David Bourget (Western Ontario)
David Chalmers (ANU, NYU)
Rafael De Clercq
Jack Alan Reynolds
Learn more about PhilPapers
Nordic Journal of Aesthetics 38 (18):34 (2009)
In the contemporary analytic philosophy of literature and especially literary theory, the paradigmatic way of understanding the beliefs and attitudes expressed in works of literary narrative fiction is to attribute them to an implied author, an entity which the literary critic Wayne C. Booth introduced in his influential study The Rhetoric of Fiction. Roughly put, the implied author is an entity between the actual author and the narrator whose beliefs and attitudes cannot be appropriately ascribed to the actual author. Over the decades, this “the author’s second self,” a construct the actual author is seen to create in her act of writing, has gained an established place in literary theory. In the philosophy of literature, in turn, the implied author has evolved into multiple entities; it has been represented and developed as, for instance, “the postulated author” (Alexander Nehamas), “the fictional author” (Gregory Currie) and “the model author” (Umberto Eco). The aim of this paper is to suggest that although the implied author, and its philosophical counterparts, sheds light on certain types of narratives, it is insufficient in approaches which emphasize the truth-claims conveyed by a work. In what follows, I try to show that, first, from an ontological point of view, actual assertions in literary fiction, if any, have to be attributed to the actual author and, second, that the question of truth-claiming in and by literary fiction is an epistemological matter concerning the actual intentions of the author.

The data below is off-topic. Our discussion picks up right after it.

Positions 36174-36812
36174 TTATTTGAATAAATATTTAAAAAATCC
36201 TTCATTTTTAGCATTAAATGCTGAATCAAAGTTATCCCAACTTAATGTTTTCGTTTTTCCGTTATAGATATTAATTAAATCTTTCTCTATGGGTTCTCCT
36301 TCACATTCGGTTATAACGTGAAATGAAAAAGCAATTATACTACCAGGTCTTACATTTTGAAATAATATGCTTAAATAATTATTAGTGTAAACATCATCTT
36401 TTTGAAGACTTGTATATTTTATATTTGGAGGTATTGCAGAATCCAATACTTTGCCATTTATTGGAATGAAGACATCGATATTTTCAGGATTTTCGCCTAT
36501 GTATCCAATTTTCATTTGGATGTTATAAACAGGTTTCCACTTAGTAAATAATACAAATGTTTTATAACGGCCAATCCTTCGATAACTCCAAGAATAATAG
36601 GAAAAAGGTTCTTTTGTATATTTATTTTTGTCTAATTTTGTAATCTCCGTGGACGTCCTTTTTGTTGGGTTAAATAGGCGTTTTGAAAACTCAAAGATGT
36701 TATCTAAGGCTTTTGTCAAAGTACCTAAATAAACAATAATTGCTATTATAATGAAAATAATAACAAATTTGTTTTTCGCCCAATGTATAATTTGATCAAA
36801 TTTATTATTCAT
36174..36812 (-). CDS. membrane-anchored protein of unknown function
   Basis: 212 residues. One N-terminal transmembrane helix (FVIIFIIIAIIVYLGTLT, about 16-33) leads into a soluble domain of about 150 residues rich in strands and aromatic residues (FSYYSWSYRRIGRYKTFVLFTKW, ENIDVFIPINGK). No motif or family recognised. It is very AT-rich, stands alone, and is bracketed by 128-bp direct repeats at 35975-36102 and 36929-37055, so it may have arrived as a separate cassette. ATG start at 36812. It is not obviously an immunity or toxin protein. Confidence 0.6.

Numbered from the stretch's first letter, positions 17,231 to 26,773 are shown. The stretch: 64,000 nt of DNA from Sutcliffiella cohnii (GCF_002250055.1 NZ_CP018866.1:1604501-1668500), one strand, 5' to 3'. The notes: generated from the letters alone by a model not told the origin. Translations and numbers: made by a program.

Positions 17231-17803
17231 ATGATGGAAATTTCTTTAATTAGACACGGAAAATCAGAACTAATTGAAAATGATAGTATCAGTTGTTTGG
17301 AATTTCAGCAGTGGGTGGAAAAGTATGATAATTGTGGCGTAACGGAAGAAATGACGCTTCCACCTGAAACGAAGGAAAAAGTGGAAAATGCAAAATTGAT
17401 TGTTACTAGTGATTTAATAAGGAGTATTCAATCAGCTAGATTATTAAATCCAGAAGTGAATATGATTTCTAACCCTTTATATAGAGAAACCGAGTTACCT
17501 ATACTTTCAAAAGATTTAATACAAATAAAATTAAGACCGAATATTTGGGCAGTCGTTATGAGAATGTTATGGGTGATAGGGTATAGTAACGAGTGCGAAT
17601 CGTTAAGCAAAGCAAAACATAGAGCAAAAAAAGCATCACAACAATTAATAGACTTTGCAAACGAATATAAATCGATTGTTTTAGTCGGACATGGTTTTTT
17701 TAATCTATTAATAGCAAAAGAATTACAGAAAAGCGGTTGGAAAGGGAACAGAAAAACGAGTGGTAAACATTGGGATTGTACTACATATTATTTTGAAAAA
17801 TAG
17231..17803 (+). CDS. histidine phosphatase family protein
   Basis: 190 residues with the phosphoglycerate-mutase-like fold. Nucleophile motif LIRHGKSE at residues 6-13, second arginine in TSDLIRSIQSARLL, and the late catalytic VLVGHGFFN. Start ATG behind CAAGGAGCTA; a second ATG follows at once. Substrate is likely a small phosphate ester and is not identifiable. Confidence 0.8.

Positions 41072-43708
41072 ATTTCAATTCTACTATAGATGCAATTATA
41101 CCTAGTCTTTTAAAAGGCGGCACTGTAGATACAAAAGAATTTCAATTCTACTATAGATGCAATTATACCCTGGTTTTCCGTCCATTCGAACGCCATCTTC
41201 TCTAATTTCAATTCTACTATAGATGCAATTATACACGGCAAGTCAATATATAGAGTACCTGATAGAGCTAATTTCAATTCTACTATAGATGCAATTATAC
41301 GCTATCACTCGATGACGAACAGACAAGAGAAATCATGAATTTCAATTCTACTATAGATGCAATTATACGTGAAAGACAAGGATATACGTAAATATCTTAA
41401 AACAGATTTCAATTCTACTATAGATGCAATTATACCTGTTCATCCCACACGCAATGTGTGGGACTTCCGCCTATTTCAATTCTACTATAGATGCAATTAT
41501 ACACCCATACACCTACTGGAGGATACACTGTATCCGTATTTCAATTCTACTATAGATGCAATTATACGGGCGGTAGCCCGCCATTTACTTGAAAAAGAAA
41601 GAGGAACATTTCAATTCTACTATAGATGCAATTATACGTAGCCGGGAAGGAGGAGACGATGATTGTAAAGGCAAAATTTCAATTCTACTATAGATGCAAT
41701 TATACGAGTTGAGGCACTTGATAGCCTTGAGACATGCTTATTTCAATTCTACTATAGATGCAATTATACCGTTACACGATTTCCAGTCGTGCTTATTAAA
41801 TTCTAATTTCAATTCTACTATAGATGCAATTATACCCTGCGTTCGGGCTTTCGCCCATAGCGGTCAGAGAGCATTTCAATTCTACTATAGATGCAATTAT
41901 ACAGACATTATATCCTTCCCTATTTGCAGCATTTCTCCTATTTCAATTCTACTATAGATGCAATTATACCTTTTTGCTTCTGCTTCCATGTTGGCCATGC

|Keywords||literature fiction interpretation implied author actual author truth-claiming|
|Categories||categorize this paper)|
Setup an account with your affiliations in order to access resources via your University's proxy server
Configure custom proxy (use this if your affiliation does not provide a proxy)
|Through your library|
References found in this work BETA
No references found.
Citations of this work BETA
No citations found.
Similar books and articles
Stavroula Glezakos (forthcoming). Truth and Reference in Fiction. In Gillian Russell & Delia Graff Fara (eds.), Routledge Companion to the Philosophy of Language. Routledge.
Jukka Mikkonen (2010). On the Body of Literary Persuasion. Estetika 47 (1):51-71.
Stephen Davies (2006). Authors' Intentions, Literary Interpretation, and Literary Value. British Journal of Aesthetics 46 (3):223-247.
Jukka Mikkonen (2010). Contemplation and Hypotheses in Literature. Philosophical Frontiers 5 (1):73-83.
Jukka Mikkonen, Implicit Assertions in Literary Fiction. Proceedings of the European Society for Aesthetics, vol. 2.
Edward Harcourt (2010). Truth and the 'Work' of Literary Fiction. British Journal of Aesthetics 50 (1):93-97.
Jukka Mikkonen (2008). Philosophical Fiction and the Act of Fiction-Making. SATS: Northern European Journal of Philosophy 9 (2):116-132.
Jukka Mikkonen (2009). Intentions and Interpretations: Philosophical Fiction as Conversation. Contemporary Aesthetics 7.
Jukka Mikkonen (2009). Assertions in Literary Fiction. Minerva 13:144-180.
Jukka Mikkonen (2010). Sutrop on Literary Fiction-Making: Defending Currie. Disputatio 3 (28):151-157.
Added to index2009-06-10
Total downloads8 ( #192,398 of 1,410,182 )
Recent downloads (6 months)1 ( #177,870 of 1,410,182 )
How can I increase my downloads?